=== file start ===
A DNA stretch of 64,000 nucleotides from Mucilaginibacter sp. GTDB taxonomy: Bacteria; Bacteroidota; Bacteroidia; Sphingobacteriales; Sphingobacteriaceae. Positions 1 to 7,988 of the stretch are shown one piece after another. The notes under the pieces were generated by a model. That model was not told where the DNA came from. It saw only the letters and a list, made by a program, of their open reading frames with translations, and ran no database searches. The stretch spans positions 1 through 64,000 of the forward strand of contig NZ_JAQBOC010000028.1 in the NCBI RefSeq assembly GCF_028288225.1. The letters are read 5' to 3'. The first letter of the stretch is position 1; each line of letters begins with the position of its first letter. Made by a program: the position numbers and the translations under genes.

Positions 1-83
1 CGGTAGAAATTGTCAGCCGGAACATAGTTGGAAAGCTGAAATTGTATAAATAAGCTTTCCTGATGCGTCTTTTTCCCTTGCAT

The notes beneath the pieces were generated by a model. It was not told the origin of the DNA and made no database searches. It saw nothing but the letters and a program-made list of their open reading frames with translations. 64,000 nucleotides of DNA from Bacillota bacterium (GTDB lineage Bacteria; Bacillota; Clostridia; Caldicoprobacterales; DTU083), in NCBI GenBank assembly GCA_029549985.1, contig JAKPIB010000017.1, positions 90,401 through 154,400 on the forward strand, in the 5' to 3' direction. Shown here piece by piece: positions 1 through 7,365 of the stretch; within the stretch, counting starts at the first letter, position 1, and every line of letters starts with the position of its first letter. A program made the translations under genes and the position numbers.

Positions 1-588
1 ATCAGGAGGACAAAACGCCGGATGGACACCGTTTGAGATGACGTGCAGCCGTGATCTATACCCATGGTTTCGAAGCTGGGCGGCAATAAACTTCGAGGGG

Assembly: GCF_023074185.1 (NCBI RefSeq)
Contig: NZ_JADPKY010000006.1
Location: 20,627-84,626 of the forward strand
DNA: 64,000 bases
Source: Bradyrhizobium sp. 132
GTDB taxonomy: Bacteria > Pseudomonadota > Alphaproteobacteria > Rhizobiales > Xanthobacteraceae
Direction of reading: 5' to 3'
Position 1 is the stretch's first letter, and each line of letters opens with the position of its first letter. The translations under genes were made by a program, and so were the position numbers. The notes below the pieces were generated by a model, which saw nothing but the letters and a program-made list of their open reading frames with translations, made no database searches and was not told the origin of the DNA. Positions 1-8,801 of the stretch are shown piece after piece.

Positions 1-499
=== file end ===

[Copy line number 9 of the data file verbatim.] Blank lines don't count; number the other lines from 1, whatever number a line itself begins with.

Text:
Location: 20,627-84,626 of the forward strand